The catalytic converter is an exhaust component which cleans the fumes before they exit the system into the air outside. There is a catalyst within the shell of this component which chemically neutralizes some harmful fumes. In many locations around the world, these have been made a legal necessity on vehicles, and some racing vehicles even have them when the series they compete in requires them. Some aftermarket companies make freer-flowing versions, but they are typically not bought often due to the high cost with relatively low power gains, which could be surpassed by simply removing the catalytic converter from the exhaust system altogether.
Catalyst Chemical Raction
Most modern vehicles powered by gasoline are fitted with a "three way" converter. This type converts the three main pollutants in engine exhaust: an oxidizing reaction converts carbon monoxide (CO) and unburned hydrocarbons (HC), while a reduction reaction converts oxides of nitrogen (NOx). This produces carbon dioxide (CO2), nitrogen (N2), and water (H2O) under the proper conditions.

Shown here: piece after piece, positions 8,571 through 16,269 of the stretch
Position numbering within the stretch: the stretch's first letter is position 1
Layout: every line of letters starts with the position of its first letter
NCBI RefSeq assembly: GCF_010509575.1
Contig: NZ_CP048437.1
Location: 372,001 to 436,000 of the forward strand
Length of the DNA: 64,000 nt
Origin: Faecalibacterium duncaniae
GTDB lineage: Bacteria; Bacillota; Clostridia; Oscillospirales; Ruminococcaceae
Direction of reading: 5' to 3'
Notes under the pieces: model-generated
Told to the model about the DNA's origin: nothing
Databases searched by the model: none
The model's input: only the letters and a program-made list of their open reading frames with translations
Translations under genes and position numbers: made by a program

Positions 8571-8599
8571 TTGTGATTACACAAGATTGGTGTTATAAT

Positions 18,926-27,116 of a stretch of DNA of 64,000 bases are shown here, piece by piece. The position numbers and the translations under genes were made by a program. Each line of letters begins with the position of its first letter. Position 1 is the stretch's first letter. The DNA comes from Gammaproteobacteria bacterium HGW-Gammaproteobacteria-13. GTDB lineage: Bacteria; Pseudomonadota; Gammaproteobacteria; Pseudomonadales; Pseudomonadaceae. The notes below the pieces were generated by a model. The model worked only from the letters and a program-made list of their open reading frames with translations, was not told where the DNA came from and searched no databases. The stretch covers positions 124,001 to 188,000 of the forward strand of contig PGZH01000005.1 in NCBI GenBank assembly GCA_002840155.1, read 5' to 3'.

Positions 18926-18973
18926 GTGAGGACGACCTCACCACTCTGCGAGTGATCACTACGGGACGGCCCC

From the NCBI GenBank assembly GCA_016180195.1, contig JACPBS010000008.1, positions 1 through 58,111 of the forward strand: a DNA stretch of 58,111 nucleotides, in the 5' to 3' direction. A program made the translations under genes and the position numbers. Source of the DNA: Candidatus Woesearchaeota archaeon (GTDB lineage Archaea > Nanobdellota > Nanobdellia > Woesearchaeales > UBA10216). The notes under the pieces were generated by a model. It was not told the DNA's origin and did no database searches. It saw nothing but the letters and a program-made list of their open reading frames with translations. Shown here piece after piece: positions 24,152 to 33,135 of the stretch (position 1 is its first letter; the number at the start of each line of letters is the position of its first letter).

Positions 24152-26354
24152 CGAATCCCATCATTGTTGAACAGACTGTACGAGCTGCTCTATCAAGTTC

Pictured at the right is a rendering of the catalyst material known as the substrate. It is the important component within the catalytic converter which is contained within the metal casing, and it is made out of costly materials.
Modern automotive fuel is unleaded because lead contaminates and cloggs up the catalist material, which can be seen in the picture at the left, and is bad for both emissions and power. A number of other common vehicle fluids can also damage the catalytic converter and its catalyst material.
Those knowledgable about vehicles tend to recommend fixing problems with the engine before they become bigger and more expensive. The high cost of catalytic converters make them an example of how this method is true, since there are a number of small leak, seal, or sensor problems which could lead to catalytic converter damage later.